View Photos from the 2007 Ceremony
Keynote Speaker: David Allan, President and Chief Executive Officer, YM Biosciences
Director, Ludwig Institute for Cancer Research, Distinguished Professor, University of California, San Diego, Member of the National Academy of Sciences and the Institute of Medicine of the National Academies
The Albert Szent-Györgyi Prize Committee selected Dr. Cavenee for his seminal discoveries in the genetic mechanisms of human cancer. Specifically, his research provided the first evidence for the existence of tumor suppressor genes, one of the most influential breakthroughs in cancer research.
Dr. Cavenee’s original research began in on defining the genetic lesions in retinoblastoma. As a result, his efforts led to the first hard experimental evidence for the existence of tumor suppressor genes. His revolutionary research on tumor suppressor genes also confirmed the “two-hit hypothesis,” fundamentally changing the conceptual framework on cancer initiation and progression. Today, mutations of tumor suppressor genes have been identified in more than half of all tumors, including those of muscle, melanocytes, kidney, prostate, and breast. Novel gene therapies to reverse gene mutations or their effects in cancer cells hold promise as cancer treatment strategies which could be beneficial to cancer patients.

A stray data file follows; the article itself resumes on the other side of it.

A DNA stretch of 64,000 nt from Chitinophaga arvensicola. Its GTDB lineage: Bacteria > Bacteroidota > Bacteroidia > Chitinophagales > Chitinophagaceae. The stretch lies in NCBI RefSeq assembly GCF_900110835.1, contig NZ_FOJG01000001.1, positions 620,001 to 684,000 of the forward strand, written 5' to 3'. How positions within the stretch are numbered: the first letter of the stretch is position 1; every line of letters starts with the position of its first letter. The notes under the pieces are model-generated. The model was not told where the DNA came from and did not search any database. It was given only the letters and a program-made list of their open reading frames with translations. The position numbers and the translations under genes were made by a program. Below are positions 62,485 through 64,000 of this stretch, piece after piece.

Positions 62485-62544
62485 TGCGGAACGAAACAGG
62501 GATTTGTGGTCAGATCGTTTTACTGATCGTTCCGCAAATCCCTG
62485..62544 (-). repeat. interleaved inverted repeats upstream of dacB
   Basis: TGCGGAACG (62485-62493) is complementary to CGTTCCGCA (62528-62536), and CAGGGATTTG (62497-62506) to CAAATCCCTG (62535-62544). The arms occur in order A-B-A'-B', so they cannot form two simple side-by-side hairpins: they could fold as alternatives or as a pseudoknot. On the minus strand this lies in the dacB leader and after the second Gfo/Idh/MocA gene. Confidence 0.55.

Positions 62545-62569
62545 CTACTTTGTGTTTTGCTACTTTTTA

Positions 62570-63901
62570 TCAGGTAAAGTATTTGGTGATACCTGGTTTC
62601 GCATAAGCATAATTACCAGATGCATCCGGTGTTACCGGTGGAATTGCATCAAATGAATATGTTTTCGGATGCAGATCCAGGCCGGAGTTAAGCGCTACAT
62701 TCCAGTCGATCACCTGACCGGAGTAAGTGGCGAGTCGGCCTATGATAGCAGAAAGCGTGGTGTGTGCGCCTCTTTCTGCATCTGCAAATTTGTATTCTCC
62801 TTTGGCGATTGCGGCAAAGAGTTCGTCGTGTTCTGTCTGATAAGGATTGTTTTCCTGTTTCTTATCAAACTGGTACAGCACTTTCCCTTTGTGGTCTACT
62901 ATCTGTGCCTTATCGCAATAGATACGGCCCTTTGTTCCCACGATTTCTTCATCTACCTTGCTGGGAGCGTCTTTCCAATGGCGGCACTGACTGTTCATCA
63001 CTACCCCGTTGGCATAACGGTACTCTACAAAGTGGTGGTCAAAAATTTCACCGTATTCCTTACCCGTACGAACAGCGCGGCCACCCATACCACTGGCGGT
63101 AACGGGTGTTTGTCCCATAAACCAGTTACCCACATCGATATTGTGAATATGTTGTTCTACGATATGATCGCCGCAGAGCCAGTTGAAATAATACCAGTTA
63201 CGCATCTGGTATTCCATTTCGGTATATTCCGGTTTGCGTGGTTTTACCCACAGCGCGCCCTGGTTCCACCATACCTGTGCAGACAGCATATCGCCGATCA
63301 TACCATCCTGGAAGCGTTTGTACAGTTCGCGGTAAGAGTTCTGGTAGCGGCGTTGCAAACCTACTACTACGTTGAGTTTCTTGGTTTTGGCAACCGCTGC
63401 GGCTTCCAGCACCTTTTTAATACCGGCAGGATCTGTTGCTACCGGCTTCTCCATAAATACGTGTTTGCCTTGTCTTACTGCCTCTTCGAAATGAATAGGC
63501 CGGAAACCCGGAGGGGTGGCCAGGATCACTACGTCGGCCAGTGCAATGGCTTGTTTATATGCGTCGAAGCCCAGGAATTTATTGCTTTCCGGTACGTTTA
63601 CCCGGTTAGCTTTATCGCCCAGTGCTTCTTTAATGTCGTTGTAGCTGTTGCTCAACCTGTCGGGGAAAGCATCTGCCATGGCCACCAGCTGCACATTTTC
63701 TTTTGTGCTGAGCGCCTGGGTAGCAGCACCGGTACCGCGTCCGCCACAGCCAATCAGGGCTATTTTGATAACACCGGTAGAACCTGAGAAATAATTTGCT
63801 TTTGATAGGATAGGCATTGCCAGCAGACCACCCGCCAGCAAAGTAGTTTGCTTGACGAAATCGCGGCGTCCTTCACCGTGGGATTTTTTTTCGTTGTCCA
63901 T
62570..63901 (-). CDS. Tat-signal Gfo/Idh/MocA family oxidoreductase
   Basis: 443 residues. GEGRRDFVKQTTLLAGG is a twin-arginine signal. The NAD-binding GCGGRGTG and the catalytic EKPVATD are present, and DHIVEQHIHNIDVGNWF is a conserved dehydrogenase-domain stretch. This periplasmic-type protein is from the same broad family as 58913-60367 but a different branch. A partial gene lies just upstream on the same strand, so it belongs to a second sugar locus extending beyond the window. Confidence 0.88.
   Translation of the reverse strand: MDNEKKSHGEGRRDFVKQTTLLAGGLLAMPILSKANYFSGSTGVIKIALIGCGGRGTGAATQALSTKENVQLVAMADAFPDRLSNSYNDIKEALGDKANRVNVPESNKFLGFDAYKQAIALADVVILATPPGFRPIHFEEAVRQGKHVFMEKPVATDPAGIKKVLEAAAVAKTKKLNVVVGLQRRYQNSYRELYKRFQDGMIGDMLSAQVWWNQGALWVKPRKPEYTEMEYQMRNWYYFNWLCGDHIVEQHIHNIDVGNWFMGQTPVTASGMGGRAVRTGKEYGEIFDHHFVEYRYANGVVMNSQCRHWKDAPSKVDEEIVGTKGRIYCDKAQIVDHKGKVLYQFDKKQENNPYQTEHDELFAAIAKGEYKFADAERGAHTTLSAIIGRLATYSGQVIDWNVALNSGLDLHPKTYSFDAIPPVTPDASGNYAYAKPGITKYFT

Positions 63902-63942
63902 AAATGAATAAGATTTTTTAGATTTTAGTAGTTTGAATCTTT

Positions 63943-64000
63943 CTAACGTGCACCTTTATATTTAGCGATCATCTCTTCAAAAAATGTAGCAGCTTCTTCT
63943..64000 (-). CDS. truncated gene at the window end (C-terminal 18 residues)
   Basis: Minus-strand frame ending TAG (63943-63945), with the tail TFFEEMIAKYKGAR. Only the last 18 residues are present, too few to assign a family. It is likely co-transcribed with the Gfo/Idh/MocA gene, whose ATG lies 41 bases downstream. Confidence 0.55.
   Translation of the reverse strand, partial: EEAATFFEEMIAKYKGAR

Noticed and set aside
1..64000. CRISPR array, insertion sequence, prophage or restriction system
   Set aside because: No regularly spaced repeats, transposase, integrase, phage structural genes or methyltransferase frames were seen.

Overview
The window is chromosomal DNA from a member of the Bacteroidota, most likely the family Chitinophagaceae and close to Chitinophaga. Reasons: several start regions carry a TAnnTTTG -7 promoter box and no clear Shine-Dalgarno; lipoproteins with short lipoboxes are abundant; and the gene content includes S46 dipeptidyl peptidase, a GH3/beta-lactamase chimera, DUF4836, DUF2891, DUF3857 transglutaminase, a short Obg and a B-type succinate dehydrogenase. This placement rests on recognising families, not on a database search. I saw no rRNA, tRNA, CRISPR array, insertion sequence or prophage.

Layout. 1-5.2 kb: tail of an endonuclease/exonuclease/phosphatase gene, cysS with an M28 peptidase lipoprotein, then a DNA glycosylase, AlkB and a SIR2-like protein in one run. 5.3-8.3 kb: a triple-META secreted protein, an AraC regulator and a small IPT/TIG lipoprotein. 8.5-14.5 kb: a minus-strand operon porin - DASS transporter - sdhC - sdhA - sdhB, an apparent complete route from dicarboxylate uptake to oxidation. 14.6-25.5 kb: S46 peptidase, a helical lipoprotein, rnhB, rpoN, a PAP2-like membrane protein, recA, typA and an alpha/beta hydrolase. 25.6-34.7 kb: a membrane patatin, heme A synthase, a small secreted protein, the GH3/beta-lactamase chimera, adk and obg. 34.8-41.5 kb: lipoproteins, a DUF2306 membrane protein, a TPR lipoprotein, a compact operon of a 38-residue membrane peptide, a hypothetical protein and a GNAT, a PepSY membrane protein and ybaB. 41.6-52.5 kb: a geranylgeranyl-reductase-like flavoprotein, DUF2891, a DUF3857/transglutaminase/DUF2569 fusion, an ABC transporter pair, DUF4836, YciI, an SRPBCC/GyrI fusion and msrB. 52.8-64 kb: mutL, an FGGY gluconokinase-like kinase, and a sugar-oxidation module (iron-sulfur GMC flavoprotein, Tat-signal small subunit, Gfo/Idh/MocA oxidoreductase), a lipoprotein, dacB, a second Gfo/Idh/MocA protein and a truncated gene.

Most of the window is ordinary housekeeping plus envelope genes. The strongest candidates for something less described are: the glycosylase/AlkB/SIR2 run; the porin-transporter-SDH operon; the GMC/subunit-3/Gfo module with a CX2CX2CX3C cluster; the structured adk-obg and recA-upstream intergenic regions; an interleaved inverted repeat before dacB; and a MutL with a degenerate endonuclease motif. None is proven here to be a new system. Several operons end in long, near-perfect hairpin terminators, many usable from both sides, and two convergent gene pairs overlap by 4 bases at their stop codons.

Today, Dr. Cavenee, is the Director of the Ludwig Institute for Cancer Research based at the University of California, San Diego and a Professor of Medicine in the cancer biology program at UCSD. He is a Fellow of the National Foundation for Cancer Research and has won many awards, including the Charles S. Mott Prize of the General Motors Cancer Research Foundation. He is a member of the National Academy of Sciences, Past-President of the American Association for Cancer Research, a Fellow of the American Academy of Microbiology, and serves on the editorial boards of several leading scientific journals. He has also served on the Board of Scientific Counselors of the National Cancer Institute and the National Institute of Environmental Health Sciences. Cavenee received his Ph.D. from the University of Kansas Medical School.